The brutal killings of three men and six women by 21-year-old White supremacist, Dylann Storm Roof, on 17 June at the historic EAME Church add to this already long list. It is true that the Charleston killings were not an act of police violence like the others, but the work of an individual perpetrator, whose actions implicate a long Southern history of White supremacy. However, it would be too simple to regionalise the EAME killings in this manner. Rather, when viewed together in a sequence, the taking of African–American lives suggests continuities across a state that kills its African–American subjects with impunity and White supremacy: it exposes the roots of legislated prejudice in mythologies of Black bestiality and race contamination.

The EAME Church was no stranger to violence. The church had been burned to the ground as early as 1822, after it was discovered that ex-slave Denmark Vesey had planned a slave rebellion. Like other Black churches, which became special targets of racial violence in the Civil Rights era, the EAME Church was attacked because it was a generative space from which demands for Black rights and self-respect have historically originated. Michael Eric Dyson, a sociologist and ordained minister writes,

The black sanctuary breathes in black humanity while the pulpit exhales unapologetic black love (Eric Dyson 2015).

Eric Dyson is drawing our attention to the fact that Black churches like EAME have traditionally functioned as spaces of social healing and the development of Black self-regard, where the necessary work of humanising the self can take place as a prelude to social action and political protest. The dissonance between the Black church as a place of Black love, and its transformation into a battlefield for the protection of White womanhood—Roof is supposed to have said that he had to kill the members of the Bible study group because Black men were raping White women—is especially poignant in this regard and points to the anxieties over sexual intimacy that continue to structure the racial imagination.

There is something fundamentally theological in the structure of White supremacy in its belief in eschatology of racial cleansing, and genocidal violence. Indeed, Roof’s actions remind us that racism is effective precisely because it functions as a political theology, as a recurrent mythic structure that is unchanging even as historical time, otherwise seems to move forward. However, the killings at the EAME also reflect the instability of a Christian theology torn between visions of vengeance and apocalypse, on the one hand, and images of the wretched and forgotten, who will inherit the “Kingdom to Come,” on the other. And this is where the prophetic function of the Black church provides shelter and hope in a racially alienating society. While the EAME welcomed a stranger, Roof, and offered him hospitality as an extension of Christian teaching, Roof’s own response drew upon a theology of vengeance and racial apocalypse: he responded to Black love in the language of punishment and retribution.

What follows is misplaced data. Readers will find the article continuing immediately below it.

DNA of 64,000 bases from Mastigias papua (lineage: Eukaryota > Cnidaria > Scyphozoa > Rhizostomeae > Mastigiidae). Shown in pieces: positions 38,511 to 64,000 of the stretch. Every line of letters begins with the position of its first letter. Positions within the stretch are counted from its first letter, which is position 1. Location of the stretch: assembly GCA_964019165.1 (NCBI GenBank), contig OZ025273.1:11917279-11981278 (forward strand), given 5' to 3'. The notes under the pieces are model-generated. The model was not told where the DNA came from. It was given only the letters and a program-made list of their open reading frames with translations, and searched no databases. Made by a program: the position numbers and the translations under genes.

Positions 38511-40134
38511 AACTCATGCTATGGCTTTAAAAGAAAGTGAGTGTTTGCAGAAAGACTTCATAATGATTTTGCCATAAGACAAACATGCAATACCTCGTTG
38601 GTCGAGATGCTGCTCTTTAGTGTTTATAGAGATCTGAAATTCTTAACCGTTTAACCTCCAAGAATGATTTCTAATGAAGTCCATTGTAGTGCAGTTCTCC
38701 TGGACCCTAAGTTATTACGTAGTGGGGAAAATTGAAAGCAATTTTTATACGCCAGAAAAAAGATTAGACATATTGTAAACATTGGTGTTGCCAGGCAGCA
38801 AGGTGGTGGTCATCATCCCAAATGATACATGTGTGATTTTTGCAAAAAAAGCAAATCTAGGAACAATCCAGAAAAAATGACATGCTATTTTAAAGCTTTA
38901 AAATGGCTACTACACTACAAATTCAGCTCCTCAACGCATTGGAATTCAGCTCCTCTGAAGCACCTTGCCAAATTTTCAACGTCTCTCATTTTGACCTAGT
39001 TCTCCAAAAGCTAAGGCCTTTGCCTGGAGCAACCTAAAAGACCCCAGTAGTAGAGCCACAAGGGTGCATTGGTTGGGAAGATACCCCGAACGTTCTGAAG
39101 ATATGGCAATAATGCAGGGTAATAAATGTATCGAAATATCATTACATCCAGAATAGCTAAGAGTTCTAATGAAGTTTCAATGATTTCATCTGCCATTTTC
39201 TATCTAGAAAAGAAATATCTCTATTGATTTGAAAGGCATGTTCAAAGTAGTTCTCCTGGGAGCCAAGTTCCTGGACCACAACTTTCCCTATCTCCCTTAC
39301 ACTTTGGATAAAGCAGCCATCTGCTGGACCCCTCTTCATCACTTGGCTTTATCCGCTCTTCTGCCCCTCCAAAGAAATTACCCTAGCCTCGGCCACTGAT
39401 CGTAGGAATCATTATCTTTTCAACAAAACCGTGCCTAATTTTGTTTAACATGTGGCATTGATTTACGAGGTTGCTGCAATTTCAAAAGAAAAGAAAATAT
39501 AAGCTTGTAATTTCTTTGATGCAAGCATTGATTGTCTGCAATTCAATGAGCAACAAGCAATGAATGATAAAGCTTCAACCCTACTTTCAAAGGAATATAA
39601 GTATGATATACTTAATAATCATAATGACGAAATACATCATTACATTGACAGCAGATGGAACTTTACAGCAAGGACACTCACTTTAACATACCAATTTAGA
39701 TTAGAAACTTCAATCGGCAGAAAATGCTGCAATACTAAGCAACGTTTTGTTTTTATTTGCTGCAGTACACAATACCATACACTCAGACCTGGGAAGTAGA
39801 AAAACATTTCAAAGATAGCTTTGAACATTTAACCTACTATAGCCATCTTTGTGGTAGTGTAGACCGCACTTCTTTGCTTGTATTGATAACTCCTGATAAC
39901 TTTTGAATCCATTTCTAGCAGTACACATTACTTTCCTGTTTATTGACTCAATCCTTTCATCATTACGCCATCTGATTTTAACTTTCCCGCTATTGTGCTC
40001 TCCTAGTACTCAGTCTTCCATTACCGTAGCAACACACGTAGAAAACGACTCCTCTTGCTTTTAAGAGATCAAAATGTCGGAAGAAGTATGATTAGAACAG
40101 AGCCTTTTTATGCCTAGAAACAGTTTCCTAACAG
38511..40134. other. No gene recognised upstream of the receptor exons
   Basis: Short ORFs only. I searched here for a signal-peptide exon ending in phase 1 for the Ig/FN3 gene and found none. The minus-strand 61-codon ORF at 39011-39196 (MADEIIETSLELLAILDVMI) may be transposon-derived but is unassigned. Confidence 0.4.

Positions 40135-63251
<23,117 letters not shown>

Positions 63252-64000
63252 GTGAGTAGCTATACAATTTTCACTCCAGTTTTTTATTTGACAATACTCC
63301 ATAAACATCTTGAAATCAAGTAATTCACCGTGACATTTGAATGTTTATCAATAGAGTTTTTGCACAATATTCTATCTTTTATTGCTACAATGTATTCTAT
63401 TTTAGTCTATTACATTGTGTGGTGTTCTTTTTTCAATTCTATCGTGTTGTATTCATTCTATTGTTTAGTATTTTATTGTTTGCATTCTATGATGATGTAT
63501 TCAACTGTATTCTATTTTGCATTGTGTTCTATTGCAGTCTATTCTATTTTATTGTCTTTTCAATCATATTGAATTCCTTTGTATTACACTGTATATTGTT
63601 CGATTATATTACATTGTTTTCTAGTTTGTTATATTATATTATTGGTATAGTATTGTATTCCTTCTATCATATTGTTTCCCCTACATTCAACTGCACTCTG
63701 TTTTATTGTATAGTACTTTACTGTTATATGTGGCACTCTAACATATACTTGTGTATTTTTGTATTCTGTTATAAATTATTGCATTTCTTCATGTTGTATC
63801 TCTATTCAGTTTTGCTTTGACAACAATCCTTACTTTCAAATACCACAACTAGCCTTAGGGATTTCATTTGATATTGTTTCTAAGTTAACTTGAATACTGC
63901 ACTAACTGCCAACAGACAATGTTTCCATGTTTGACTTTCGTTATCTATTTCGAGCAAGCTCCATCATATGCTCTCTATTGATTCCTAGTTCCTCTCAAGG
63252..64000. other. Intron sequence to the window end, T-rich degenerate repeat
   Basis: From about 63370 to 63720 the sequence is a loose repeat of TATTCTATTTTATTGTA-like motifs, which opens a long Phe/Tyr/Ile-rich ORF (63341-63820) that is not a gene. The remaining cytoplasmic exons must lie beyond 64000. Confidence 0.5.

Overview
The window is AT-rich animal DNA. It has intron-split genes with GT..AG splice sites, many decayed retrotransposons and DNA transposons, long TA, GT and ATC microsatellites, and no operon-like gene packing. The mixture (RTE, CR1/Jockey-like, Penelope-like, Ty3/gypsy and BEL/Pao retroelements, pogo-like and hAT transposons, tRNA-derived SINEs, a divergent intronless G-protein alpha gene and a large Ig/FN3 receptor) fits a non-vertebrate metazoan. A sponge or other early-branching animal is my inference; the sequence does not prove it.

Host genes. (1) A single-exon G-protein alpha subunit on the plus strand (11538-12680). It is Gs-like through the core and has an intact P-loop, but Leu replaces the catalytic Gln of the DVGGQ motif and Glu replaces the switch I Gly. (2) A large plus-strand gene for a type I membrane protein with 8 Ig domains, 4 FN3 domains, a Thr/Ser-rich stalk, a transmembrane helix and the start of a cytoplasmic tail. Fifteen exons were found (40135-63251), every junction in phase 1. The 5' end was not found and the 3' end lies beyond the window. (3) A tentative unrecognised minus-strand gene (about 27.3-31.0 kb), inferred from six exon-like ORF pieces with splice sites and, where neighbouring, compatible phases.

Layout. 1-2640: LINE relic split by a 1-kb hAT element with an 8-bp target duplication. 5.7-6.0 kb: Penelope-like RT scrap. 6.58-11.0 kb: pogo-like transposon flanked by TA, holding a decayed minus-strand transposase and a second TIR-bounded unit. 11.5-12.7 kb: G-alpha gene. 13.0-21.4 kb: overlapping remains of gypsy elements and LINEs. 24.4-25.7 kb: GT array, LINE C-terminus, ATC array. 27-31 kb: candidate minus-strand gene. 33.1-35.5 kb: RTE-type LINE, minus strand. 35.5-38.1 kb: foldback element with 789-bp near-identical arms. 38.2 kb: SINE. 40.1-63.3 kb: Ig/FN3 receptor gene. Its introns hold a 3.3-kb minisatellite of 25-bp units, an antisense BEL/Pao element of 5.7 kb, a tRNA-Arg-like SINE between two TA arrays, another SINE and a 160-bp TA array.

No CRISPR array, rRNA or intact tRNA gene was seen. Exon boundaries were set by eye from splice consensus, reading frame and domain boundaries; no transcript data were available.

In a powerful comment on the events—powerful because it is rare in mainstream media—Comedy Central’s Jon Stewart noted that icons of White supremacy—from the Confederate flag that flies atop South Carolina’s state house, to the roads named for the (defeated) Southern heroes of the civil war—had a persistent presence in everyday life, “and yet the white guy feels his country is being taken away from him.”2 Thus, White supremacist violence, which could be accessible to political engagement, is condemned to recur, and no lessons will be learnt, Stewart implied. Since then, long-standing demands to remove the Confederate flag from state property in several Southern states have been met. President Barack Obama’s moving eulogy for the slain Reverend Clementa Pinckney began with a call for the nation to acknowledge the inexcusable persistence of racial inequality and ended with his singing Amazing Grace, the Christian hymn written by the English poet and clergyman John Newton in 1779 that went on to become the spiritual armamentation of the American Civil Rights movement.

Yet images of Black vulnerability haunt the body politic. The poet Claudia Rankine describes this anxious everyday as an “ambient feeling that at any given moment, a Black person is being killed in the street or in his home by the armed hatred of a fellow American” (Rankine 2015). She describes a present haunted by memories of devastated Black lives and a psyche structured by waiting and witnessing where one either mourns untimely death, or anticipates further violent death. Unlike the retributive imagination of the White supremacist, memorialising lost lives exerts a force upon the living, and requires that we bear witness to a history that implicates everyone, and spares no one.3